9. From recovery-oriented care to public health: Case studies of participatory public art as a pathway to wellness for persons with behavioral health challenges.

    Science.gov (United States)

    Mohatt, Nathaniel Vincent; Hunter, Bronwyn A; Matlin, Samantha L; Golden, Jane; Evans, Arthur C; Tebes, Jacob Kraemer

    2015-06-01

    The objective of this study is to identify individual mechanisms of change that result from engaging in an innovative participatory public art project for persons with significant behavioral health challenges. We present two case studies that examine how participatory public art promotes recovery and wellness. This research is part of a larger, multilevel comparative outcome trial on the impact of participatory public art on the health and well-being of adults in recovery from mental illness and addiction and on the distressed city neighborhoods in which they live. The case studies describe the unique ways in which participatory public art contributed to key recovery domains of growth in friendship, self-discovery, giving back, and hope. The two cases indicate that the development of a strengths-based sense of self through art was accompanied by a growth in personal social responsibility. The two cases also indicate that participatory public art may have a profound impact on the internalization of stigma. The findings support the value of participatory public art as a strategy for blending recovery and public health perspectives to promote both individual and community wellness.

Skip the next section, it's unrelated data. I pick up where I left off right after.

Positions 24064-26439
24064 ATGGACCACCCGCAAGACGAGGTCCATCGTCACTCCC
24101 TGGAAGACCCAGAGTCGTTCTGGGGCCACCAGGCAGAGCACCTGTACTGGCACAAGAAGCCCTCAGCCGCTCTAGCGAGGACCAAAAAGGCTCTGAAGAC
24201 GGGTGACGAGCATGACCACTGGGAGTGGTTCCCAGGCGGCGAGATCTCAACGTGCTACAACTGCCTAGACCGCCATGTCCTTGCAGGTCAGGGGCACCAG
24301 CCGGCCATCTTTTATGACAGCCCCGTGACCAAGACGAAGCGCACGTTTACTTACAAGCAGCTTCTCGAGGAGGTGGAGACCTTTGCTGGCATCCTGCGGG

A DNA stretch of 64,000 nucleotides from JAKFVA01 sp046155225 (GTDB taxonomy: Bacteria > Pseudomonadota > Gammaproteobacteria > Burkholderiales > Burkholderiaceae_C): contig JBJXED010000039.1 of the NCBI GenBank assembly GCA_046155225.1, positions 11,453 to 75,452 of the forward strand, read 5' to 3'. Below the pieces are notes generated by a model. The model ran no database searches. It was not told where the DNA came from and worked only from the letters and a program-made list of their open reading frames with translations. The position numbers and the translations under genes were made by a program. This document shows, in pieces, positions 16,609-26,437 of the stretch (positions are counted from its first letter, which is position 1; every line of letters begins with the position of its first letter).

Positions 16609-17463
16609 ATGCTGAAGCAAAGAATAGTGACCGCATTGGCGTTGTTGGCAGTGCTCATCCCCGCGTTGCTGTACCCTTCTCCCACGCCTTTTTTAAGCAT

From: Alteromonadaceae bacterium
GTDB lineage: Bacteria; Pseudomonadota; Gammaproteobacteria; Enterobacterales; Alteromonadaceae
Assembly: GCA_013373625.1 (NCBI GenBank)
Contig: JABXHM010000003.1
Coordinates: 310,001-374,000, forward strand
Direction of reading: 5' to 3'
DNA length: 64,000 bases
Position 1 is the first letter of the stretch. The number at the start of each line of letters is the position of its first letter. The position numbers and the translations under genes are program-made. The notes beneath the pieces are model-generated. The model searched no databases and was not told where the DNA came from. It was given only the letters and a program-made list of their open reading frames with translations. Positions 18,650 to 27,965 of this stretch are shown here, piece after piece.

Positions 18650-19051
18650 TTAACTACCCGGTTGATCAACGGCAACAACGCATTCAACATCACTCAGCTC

10. COMMUNITY HEALTH & PRIMARY HEALTH CARE

    African Journals Online (AJOL)

    Department of Epidemiology and Community Health, University of Ilorin, Ilorin, Nigeria .... exercise. All pupils in the selected school later done under the light ..... increased the likelihood of intestinal parasitic of Ilechukwu et al in which a ...